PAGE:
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Durham University

Institute of Advanced Study

Past Events

Professor Roland Fletcher: Angkor - New Perspectives from the Greater Angkor Project

14th November 2007, 17:30 to 19:00, The Old Library, Grey College

The Greater Angkor Project studies the extent, duration and demise of Angkor in order to study how it ceased to function; to produce a new chronology of the demise of Angkor and to identify its environmental context. What has been revealed by remote sensing, ground survey and excavation is a vast low-density, dispersed urban complex covering about 1000 sq km. Angkor’s famous temples cluster in the central 200 sq km. of the complex. So far the project has mapped the extent of the water management system, has located key water management structures and has identified the dispersed pattern of occupation along canals and roads and on house-mounds. The demise of the urban complex now has to be reappraised because its was apparently functioning into the 16th century, later than the generally assumed sack in the early 15th century CE. There is also evidence of damage to the canals of the water management system by alterations in water flow, including substantial deposition of sand in the channels suggesting that environmental factors need to be considered as part of the demise of Angkor.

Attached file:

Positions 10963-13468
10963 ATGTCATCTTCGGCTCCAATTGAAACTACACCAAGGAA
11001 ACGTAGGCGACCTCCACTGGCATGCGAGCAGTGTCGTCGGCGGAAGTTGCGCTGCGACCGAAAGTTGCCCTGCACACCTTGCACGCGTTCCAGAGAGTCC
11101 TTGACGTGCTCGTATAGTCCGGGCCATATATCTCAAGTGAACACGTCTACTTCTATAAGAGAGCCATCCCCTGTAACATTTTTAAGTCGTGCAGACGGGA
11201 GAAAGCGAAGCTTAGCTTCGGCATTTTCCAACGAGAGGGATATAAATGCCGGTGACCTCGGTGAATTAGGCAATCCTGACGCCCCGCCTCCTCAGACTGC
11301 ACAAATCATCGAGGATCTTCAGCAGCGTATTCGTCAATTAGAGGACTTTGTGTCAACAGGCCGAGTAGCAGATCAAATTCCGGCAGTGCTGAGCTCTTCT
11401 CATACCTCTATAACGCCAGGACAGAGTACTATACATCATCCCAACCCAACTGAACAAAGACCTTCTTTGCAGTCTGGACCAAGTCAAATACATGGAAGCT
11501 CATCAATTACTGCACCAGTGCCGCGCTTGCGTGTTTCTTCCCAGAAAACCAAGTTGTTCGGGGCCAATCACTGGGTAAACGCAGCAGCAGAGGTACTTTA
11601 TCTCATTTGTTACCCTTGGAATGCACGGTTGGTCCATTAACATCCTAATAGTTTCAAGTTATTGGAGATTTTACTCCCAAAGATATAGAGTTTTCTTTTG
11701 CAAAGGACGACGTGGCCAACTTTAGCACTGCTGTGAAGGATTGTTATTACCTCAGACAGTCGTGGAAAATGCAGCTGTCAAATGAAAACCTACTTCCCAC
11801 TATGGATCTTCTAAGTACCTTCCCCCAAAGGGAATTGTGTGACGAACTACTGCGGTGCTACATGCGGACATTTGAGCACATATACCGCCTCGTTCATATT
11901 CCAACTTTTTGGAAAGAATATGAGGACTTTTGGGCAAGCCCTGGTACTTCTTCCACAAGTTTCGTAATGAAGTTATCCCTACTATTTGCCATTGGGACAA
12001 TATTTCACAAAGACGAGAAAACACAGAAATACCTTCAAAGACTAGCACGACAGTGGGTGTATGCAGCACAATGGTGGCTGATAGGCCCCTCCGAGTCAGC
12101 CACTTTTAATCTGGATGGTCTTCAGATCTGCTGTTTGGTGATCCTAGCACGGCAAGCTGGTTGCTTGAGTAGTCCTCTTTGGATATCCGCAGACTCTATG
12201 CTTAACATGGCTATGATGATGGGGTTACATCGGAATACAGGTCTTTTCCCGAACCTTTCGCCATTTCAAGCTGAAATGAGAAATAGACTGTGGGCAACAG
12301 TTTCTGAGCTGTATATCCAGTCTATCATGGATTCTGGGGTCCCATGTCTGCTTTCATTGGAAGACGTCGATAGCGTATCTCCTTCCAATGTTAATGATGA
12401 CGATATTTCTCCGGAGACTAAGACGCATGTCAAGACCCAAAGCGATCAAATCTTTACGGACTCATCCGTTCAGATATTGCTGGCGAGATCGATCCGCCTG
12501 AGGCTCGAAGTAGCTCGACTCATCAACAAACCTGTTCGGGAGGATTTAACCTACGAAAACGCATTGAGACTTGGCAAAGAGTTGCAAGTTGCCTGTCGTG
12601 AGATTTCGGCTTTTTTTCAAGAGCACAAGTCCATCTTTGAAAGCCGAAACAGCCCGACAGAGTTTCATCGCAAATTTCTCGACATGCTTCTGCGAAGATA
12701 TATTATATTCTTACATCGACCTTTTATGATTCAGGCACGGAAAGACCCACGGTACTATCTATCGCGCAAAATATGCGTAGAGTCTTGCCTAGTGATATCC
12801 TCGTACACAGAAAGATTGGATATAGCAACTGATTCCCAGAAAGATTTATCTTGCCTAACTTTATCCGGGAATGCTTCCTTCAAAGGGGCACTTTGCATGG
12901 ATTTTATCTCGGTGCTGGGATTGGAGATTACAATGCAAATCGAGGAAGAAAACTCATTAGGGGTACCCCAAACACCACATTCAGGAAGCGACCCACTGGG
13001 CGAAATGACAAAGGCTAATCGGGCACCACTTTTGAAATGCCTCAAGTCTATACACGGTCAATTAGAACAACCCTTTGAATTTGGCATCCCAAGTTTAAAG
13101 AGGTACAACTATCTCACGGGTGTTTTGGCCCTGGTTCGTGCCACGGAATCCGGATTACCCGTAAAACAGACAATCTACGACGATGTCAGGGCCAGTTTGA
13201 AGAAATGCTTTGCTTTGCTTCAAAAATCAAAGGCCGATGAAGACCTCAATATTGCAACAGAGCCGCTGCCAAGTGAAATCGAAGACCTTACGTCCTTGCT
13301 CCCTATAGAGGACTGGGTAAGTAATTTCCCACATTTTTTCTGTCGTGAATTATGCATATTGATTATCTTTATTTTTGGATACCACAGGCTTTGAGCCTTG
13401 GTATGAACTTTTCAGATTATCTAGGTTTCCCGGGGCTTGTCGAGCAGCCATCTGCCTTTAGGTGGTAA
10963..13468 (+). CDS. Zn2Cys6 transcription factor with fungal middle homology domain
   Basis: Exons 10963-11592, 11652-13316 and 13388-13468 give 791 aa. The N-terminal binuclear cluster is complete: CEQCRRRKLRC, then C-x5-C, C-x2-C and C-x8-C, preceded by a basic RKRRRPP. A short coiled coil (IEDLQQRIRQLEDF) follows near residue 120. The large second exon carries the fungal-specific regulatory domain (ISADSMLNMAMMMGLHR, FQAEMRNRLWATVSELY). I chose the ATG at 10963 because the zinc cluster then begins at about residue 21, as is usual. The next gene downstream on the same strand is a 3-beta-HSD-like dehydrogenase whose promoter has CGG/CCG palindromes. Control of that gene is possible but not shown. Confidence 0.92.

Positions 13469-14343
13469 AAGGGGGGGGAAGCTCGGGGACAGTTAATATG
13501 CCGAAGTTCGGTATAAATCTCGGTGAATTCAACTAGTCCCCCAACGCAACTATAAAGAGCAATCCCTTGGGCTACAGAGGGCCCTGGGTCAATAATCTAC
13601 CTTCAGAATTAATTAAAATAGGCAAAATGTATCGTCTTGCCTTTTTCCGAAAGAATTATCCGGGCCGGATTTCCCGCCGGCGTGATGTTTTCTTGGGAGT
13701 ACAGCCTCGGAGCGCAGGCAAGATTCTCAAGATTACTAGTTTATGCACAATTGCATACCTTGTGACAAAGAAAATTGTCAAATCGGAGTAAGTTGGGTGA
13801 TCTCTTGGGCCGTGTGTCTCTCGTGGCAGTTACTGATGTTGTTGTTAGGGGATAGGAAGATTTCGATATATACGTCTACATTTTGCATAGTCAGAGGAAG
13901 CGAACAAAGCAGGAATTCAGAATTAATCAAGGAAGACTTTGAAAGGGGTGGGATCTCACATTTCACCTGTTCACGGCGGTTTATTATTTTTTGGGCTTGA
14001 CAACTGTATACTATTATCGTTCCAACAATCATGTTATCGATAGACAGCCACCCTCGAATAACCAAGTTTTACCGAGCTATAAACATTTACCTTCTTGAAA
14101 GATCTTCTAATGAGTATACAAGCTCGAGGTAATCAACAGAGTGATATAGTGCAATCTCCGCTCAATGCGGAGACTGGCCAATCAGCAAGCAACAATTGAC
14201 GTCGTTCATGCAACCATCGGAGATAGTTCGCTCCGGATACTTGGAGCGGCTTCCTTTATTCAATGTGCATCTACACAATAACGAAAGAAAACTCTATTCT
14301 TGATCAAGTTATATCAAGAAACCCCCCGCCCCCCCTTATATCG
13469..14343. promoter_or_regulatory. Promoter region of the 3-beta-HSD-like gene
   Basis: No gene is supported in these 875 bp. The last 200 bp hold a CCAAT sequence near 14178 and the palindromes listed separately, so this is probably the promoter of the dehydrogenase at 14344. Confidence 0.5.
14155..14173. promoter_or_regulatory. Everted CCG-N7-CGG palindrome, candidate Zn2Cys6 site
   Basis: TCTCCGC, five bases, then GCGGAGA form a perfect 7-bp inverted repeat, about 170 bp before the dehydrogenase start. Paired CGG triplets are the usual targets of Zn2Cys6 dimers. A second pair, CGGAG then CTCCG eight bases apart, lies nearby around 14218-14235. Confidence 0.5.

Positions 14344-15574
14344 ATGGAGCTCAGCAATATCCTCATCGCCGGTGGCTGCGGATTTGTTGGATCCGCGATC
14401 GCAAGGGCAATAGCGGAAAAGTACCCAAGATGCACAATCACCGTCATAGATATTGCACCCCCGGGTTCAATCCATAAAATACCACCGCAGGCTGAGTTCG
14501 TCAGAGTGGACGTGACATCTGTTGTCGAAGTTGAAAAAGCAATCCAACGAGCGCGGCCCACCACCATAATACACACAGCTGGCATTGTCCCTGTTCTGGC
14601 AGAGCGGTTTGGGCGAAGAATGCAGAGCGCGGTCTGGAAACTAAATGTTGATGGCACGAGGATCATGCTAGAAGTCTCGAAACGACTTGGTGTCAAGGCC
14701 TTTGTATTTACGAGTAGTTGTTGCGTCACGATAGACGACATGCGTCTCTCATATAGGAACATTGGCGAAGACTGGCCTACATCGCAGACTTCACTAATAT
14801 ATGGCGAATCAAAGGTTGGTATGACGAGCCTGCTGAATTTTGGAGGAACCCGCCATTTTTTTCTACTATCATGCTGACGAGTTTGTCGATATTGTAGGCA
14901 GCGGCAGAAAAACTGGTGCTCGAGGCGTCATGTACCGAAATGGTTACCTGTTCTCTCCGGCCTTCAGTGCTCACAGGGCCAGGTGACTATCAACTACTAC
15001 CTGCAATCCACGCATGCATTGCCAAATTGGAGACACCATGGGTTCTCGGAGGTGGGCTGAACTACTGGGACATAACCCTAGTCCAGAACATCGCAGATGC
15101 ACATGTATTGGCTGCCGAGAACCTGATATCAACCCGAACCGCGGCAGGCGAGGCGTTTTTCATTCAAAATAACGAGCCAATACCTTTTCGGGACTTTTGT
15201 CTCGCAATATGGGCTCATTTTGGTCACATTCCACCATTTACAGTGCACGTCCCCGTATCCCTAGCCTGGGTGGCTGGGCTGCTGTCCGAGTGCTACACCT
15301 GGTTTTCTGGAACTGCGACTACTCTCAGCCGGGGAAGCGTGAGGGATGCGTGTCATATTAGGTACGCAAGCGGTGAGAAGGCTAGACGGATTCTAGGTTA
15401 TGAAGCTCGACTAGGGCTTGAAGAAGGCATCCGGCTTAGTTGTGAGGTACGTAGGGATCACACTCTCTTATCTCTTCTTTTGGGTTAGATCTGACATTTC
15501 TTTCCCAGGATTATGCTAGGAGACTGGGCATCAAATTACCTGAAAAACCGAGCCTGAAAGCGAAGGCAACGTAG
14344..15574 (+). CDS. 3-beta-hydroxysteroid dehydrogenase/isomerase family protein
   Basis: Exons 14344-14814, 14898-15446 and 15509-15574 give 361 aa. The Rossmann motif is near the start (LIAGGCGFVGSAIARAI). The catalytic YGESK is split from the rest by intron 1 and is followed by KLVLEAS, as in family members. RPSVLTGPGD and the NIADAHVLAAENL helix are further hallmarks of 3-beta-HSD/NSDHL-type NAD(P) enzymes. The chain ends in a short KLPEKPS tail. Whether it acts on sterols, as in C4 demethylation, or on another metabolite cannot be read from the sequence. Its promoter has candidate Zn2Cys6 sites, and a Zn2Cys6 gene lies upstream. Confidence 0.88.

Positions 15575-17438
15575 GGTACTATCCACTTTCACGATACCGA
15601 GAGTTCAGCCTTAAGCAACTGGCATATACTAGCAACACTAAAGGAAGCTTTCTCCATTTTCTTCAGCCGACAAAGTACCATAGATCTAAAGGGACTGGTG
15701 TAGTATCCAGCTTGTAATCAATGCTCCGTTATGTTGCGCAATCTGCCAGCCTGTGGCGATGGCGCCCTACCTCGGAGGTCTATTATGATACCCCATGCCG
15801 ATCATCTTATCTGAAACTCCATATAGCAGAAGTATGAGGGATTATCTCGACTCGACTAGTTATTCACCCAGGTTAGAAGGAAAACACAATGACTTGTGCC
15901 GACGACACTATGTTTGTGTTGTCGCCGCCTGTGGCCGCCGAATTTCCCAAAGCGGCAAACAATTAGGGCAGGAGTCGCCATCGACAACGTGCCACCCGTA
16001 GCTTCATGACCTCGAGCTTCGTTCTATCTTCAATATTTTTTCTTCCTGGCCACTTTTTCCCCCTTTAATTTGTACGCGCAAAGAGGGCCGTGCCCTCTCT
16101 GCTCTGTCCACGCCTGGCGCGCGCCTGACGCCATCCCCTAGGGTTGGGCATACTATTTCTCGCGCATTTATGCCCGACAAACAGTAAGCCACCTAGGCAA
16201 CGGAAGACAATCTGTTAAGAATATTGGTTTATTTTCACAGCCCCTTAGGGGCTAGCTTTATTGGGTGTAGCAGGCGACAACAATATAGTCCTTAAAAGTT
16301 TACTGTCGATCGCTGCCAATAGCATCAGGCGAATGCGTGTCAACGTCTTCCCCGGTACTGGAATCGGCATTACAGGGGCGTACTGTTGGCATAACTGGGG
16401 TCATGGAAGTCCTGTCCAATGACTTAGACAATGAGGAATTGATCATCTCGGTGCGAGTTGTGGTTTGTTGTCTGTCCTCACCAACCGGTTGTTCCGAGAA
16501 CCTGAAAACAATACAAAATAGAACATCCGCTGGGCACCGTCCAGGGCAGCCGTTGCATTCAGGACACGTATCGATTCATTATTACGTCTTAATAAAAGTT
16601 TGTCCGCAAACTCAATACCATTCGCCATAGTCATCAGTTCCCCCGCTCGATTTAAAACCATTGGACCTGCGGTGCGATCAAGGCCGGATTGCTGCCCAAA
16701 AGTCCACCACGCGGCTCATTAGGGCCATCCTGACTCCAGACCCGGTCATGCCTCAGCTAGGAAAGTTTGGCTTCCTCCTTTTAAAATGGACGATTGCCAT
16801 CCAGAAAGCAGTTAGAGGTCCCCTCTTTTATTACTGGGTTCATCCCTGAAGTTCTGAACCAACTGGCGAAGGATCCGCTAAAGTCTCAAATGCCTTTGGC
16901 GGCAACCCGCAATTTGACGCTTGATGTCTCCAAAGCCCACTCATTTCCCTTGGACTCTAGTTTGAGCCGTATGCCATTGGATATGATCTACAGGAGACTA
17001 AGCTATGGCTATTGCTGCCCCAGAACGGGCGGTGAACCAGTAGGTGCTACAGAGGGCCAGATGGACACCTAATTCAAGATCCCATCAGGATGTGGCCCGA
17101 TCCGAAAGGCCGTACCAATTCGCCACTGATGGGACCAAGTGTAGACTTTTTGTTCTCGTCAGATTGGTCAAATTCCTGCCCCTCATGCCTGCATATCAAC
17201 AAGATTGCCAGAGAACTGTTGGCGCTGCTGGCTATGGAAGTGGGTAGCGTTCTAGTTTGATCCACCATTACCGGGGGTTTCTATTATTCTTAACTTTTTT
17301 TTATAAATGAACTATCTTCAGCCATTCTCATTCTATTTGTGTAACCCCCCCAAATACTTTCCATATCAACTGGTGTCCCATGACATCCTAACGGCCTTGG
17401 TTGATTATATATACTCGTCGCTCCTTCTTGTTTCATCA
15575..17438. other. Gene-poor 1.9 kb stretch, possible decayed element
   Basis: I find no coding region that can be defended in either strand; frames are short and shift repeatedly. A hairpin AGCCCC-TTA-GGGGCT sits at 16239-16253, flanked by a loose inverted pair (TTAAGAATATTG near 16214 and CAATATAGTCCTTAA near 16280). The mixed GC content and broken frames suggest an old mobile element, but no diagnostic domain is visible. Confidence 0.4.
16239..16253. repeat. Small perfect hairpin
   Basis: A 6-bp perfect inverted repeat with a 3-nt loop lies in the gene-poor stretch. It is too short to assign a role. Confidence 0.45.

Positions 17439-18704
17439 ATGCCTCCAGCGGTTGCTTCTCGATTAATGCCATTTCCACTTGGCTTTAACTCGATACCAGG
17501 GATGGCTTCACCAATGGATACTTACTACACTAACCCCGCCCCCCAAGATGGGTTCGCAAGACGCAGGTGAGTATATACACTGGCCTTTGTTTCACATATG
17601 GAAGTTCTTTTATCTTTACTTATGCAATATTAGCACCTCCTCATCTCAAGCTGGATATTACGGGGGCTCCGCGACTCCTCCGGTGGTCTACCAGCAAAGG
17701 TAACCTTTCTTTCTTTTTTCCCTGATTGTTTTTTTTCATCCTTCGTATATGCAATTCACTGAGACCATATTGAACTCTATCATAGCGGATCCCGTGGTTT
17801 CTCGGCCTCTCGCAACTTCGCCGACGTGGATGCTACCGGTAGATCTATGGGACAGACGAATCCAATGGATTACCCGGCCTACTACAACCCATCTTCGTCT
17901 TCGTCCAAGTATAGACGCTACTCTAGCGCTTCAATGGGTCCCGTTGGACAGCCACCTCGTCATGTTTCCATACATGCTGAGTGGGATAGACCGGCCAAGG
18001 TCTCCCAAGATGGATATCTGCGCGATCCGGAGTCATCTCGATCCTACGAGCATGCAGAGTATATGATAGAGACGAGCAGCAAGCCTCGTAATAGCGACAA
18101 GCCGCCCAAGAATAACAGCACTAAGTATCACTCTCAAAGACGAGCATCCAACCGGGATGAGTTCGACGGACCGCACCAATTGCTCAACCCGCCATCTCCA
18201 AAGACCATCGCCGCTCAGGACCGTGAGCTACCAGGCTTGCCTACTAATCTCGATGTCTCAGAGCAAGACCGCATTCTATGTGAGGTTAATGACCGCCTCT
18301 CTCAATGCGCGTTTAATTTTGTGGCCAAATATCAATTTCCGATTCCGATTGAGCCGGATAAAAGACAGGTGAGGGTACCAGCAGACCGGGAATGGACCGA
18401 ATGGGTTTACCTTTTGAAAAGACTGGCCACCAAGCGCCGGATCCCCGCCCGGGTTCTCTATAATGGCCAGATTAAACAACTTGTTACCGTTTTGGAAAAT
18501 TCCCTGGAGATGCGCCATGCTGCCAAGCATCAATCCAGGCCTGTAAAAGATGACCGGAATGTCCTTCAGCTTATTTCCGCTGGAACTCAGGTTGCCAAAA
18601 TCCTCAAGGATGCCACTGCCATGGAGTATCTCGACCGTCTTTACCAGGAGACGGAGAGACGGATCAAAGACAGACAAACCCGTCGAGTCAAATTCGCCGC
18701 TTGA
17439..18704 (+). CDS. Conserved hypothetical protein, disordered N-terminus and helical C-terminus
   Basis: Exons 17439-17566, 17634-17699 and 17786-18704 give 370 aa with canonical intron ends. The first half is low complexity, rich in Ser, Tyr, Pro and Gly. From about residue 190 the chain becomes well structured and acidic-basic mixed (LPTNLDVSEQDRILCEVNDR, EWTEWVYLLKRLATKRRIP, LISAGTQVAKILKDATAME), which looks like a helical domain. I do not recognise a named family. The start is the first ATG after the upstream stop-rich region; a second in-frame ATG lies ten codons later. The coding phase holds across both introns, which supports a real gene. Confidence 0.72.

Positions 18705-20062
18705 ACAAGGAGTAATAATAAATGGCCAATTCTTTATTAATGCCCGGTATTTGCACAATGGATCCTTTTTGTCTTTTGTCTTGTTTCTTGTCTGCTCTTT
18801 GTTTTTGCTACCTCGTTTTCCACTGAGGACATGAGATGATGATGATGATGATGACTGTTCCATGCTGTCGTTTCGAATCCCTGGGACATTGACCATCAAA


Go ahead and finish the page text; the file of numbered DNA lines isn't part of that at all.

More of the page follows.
Associate Professor Roland Fletcher is a theoretical archaeologist who completed his PhD at Cambridge University in the 1970s and joined the University of Sydney in 1976. He has been an Academic Guest in Harvard, a Visiting Fellow at Clare Hall in Cambridge and a Research Collaborator at the Smithsonian Institution. Recently he was elected as a Fellow of the Society of Antiquaries of London.

At the IAS he will work with Professor Wilkinson's landscape group on modelling and with Professor Coningham on comparisons between Angkor and urban patterns in medieval Sri Lanka. The multi-scalar analysis has some implications for the trajectories of contemporary industrial-based low-density urbanism. The study will be published following the Amerind Foundation conference in March 2008 on Landscape, economy, and power in deep history: towards a new comparative synthesis.


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